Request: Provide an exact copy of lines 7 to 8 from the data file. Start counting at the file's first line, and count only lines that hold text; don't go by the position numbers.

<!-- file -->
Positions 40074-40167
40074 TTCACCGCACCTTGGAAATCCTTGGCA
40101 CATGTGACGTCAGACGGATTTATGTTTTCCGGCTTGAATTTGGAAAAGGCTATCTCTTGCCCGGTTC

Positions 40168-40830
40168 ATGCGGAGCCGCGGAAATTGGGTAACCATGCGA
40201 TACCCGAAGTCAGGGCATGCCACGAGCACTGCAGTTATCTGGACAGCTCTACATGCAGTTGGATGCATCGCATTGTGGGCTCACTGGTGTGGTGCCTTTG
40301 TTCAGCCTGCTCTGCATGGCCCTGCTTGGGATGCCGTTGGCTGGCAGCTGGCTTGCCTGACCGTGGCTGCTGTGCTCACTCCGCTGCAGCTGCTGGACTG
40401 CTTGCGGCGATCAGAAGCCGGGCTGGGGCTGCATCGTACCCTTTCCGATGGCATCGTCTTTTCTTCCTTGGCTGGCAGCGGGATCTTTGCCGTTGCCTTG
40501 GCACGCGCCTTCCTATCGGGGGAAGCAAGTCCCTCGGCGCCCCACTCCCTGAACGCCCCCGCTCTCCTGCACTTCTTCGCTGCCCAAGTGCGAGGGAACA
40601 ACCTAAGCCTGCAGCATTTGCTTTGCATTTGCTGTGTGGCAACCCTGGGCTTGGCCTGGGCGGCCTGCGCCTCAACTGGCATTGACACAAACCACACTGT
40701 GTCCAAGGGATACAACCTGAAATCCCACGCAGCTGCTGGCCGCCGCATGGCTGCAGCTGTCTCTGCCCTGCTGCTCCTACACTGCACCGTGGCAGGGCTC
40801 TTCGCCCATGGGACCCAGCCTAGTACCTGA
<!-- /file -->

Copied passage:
40301 TTCAGCCTGCTCTGCATGGCCCTGCTTGGGATGCCGTTGGCTGGCAGCTGGCTTGCCTGACCGTGGCTGCTGTGCTCACTCCGCTGCAGCTGCTGGACTG
40401 CTTGCGGCGATCAGAAGCCGGGCTGGGGCTGCATCGTACCCTTTCCGATGGCATCGTCTTTTCTTCCTTGGCTGGCAGCGGGATCTTTGCCGTTGCCTTG